Commentary & Opinion
Media Must Continue to Play Vital Role in Global AIDS Fight
December 7, 2009
"Today, almost 6,000 people die of AIDS every day, with another 6,800 people infected daily with HIV. In the face of staggering numbers like these, for two decades the fight against AIDS seemed unwinnable," Tom Freston, chair of the ONE Campaign and a board member of Project (RED), writes in a Mediaweek opinion piece. Now there is "real hope, due to innovative global efforts that are gaining real traction," like the Global Fund to Fight AIDS, Tuberculosis and Malaria and PEPFAR, which have "put more than 3.7 million people on AIDS medicine over the past seven years," according to Freston. "For the first time, global HIV infection rates are slowing down. What's more, at the current rate, by 2015, it's a real possibility that no mother will have to fear passing on the disease to her child because treatment will be available to her," he writes.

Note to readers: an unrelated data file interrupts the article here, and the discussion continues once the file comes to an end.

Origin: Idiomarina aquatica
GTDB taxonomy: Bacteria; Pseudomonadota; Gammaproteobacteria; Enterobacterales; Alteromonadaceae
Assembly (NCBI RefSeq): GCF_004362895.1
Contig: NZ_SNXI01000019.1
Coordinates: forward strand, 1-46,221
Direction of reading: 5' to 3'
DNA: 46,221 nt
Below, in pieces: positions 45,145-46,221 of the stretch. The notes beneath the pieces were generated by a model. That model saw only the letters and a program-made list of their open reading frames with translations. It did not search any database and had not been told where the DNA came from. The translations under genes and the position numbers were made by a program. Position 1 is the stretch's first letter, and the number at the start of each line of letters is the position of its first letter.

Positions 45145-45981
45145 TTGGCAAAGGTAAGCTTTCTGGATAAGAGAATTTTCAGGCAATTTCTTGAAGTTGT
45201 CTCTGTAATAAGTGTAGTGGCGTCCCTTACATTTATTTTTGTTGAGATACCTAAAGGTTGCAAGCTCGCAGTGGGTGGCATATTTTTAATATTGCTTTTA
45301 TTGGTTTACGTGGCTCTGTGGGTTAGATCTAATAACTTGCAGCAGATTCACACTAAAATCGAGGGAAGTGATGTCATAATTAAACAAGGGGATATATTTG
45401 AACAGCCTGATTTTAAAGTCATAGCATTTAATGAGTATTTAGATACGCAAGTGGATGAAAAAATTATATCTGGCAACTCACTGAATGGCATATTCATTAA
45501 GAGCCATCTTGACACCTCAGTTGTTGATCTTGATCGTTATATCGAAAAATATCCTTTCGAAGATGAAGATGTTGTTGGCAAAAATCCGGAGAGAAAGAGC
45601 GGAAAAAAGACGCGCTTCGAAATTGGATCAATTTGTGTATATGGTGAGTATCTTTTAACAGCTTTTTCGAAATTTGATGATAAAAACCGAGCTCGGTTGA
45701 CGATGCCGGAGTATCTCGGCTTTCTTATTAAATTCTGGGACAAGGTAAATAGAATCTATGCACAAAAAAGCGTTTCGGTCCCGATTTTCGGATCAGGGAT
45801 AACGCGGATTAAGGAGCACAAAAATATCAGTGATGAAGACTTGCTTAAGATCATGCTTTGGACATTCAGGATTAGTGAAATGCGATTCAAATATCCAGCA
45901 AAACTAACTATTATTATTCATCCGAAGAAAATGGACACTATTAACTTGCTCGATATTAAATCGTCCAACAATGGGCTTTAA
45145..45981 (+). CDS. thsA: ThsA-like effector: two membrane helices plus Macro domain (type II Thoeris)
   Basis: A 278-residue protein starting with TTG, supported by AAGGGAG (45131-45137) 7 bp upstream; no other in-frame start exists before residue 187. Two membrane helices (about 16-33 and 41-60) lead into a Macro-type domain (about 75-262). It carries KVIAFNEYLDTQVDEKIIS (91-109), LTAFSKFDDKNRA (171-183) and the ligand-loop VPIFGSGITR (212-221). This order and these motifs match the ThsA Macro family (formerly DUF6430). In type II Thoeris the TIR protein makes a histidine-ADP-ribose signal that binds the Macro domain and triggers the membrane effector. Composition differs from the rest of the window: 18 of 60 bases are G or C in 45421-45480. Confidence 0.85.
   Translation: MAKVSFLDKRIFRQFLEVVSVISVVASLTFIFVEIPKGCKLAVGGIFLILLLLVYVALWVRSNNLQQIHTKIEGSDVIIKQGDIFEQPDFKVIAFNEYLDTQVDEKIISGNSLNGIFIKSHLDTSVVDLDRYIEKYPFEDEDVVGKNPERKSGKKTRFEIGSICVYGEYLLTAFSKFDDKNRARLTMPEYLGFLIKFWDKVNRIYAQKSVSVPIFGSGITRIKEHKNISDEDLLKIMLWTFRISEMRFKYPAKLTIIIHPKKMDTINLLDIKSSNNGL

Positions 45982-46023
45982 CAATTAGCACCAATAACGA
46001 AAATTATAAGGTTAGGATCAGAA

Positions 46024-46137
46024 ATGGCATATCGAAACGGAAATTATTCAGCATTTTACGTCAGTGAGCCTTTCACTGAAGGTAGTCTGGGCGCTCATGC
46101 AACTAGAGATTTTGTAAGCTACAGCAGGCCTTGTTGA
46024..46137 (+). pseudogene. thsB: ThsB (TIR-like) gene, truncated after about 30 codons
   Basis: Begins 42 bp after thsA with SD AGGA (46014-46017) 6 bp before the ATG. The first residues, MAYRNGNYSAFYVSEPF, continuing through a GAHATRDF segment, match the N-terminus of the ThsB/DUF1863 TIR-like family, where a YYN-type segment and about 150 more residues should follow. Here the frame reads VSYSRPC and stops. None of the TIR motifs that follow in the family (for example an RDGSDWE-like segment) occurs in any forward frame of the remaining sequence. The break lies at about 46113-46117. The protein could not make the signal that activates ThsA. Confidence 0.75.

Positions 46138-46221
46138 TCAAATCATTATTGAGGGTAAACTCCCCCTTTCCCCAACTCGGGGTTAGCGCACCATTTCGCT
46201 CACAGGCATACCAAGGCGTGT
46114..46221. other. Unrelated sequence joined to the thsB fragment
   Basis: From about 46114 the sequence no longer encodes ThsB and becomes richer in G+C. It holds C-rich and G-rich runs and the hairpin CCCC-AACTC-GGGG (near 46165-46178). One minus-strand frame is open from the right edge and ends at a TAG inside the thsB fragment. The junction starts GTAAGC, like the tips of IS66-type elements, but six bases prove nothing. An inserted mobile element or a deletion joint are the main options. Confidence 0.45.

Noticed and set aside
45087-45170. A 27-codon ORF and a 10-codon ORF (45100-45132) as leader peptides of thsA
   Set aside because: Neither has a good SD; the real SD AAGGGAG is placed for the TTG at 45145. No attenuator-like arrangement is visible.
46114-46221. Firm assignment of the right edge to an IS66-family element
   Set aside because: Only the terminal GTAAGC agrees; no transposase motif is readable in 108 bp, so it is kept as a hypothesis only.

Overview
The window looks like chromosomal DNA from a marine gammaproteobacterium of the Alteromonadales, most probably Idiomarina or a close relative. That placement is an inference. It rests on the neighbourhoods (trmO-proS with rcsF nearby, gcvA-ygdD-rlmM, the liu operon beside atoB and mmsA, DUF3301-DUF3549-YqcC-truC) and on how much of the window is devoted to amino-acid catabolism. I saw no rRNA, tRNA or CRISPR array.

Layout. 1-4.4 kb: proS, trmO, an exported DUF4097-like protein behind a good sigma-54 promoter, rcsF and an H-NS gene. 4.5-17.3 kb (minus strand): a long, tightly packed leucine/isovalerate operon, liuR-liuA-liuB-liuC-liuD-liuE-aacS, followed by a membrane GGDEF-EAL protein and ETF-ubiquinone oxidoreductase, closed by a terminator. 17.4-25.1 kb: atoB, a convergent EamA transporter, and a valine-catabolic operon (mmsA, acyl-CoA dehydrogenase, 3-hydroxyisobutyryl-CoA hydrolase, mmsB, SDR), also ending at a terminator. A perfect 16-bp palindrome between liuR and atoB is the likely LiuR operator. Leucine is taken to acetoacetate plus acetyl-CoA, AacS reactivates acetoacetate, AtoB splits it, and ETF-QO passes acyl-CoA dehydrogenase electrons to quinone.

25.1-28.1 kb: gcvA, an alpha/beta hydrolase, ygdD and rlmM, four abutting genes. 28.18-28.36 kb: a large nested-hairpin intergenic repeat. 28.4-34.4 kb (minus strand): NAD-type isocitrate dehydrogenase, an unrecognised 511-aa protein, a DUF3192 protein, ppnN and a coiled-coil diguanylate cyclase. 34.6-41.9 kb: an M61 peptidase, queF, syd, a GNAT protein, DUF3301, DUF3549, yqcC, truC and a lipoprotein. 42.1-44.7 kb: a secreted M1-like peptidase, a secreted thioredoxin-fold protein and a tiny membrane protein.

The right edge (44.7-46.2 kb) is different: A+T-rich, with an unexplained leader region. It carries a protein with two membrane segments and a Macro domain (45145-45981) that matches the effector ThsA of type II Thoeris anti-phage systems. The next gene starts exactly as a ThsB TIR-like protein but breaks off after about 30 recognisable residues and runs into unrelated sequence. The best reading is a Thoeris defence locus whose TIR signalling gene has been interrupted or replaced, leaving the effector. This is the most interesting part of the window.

"My colleagues in the media have played a key role in waging this fight over the past 30 years ... Given the real progress and signs of hope we are seeing, this is no time for media to look away," he writes. "It is time for the media in the Western world to redouble its efforts and move forward with a new message of optimism and hope, while also informing and encouraging both the public and decision makers to remain committed to the cause. If we are ever to reach our goal of living in a world free from HIV/AIDS, it is essential that the media, with all of its influence and powers of persuasion, continues to play its part to lead the effort in the fight against AIDS," Freston concludes (12/6).
This article was provided by Henry J. Kaiser Family Foundation. It is a part of the publication Kaiser Daily Global Health Policy Report. Visit the Kaiser Family Foundation's website to find out more about their activities, publications and services.